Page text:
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DEMML

Distributable Educational Material Markup LanguageTM

News:

First Alpha version of schema published.

Though it is still rough and only covers the fundamental constituents of a DEMML™ topic, the DEMML_0.1 schema is available for viewing here.

Created DEMML™ blog site.

It took me a while to get around to creating a blog but it is finally up. (Updated July 8, 2009)
click here...

Added new Features and Benefits page.

DEMML is truely unique but I seem to have a hard time getting people to see that. Hopefully this will help. (Updated Dec. 10, 2007)
full story...

New Powerpoint about Communications Systems

full story...


History:

How DEMML™ was Invented

Necessity truly is the mother of invention.
full story...

DEMCS™ Branches, Stems, & Leaves Metaphor

Why DEMCS™ uses a different model

DEMML™ breaks everything down into very specific individual topics. Anyone can contribute content about a topic and those contributions are kept in separate files rather than combined into one giant document about each topic. The reason for this is simple. We want the system to be as simple to use as possible. It may seem at first to be simpler to just put everything in one big file, but it doesn't work out that way. When new content is contributed for a topic, we want users to be able to just download that extra file, put it in the correct directory on their computer, and that's it. If a teacher creates additional content about a topic and distributes it directly to their students, we want those students to be able to just stick that content in the same folders with their other content and be done with it. No importing and no risky modifications to existing files. If a student has some free content and some DRM managed, commercial content on their computer, they should be able to just copy their whole collection to a friends computer. That friend will then be able to see all of the free content right away, but will only be able to open the commercial files if they pay for the right to do so. All of this would be much more difficult if all of the content was in one big file.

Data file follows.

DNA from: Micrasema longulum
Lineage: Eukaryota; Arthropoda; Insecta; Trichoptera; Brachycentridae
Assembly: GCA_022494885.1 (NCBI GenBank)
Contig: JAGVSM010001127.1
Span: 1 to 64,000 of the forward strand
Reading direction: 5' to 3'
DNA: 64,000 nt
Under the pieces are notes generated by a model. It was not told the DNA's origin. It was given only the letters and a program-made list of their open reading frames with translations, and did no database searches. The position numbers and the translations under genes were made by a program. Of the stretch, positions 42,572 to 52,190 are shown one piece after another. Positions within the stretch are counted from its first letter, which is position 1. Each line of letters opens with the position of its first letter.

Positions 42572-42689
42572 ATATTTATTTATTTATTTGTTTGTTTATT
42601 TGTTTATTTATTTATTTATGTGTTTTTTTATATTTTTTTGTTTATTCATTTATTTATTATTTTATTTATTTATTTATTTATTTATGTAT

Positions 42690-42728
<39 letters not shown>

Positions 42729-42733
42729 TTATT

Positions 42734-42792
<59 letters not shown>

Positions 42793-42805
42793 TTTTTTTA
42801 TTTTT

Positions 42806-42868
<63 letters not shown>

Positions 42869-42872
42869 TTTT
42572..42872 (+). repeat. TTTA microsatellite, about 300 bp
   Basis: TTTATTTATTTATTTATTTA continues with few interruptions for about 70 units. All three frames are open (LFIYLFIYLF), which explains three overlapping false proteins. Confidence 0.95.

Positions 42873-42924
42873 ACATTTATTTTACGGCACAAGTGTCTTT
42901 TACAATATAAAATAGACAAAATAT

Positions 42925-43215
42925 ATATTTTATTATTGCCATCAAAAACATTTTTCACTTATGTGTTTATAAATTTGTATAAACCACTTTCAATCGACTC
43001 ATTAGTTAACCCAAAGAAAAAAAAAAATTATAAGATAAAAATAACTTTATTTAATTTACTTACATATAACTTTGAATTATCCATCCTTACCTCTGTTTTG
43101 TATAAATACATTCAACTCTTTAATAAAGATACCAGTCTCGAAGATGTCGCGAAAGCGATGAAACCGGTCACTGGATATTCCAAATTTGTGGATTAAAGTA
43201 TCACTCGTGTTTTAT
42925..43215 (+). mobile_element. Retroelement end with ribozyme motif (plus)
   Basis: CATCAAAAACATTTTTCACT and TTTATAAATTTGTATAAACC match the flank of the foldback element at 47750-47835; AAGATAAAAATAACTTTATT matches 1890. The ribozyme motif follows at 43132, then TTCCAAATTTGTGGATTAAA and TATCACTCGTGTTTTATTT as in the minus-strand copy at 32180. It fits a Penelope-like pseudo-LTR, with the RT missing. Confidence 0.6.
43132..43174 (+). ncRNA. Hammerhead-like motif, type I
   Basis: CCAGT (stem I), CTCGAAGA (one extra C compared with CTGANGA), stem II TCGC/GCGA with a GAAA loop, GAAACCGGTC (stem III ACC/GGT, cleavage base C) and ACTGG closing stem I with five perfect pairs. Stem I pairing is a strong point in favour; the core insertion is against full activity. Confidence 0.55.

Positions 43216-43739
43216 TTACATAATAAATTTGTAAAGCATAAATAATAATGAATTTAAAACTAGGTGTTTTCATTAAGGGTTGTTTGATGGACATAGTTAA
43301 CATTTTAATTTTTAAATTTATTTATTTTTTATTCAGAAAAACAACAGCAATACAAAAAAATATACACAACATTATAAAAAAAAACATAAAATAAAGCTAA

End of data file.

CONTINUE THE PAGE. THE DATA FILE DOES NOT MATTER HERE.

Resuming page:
So, DEMML™ content for a particular topic consists of multiple files. Each file may contain one or more items. And, together, all those files with all those items in them constitute all the content for the topic. But what about different languages? With most CBT systems, content creators and organizers simply stick to one language or another. This is easy for them to do because their content is essentially locked up on a private server where only a relative few, privileged students can access it. Again, DEMML™ is different. The primary goal of DEMML™ is easy self-education for everyone everywhere. This means anyone, anywhere needs to be able to access content written in their language.

There are two ways to create a structure that allows for all the different topics in all the different languages. One way is to start by separating everything out by language, then group by topic. Using the tree metaphor, each language would be a separate tree with the subjects represented by all the branches of those trees. But this presents a problem. Have you ever seen two trees in a forest that were exactly identical right down to the last branch? Even a skilled arborist couldn't prune two trees to be so identical, let alone forty or so. There are far more different subjects and topics than there are languages and not all topics will be covered in all languages. Therefore, it will be much easier to keep one tree for all the subjects and topics and then keep the different translations of the content in separate directories but near one another in the tree. This makes it easier to maintain the organization of the tree because there is only one. It makes it easy for people to copy only files that are written in their language. And it also makes it easy for students to find content written in other languages if they so choose. You will see how this fits in in just a little bit.

Next: Stems to Hold Collections of Leaves...

First Published: May 15, 2007 — Last Modified: May 15, 2007
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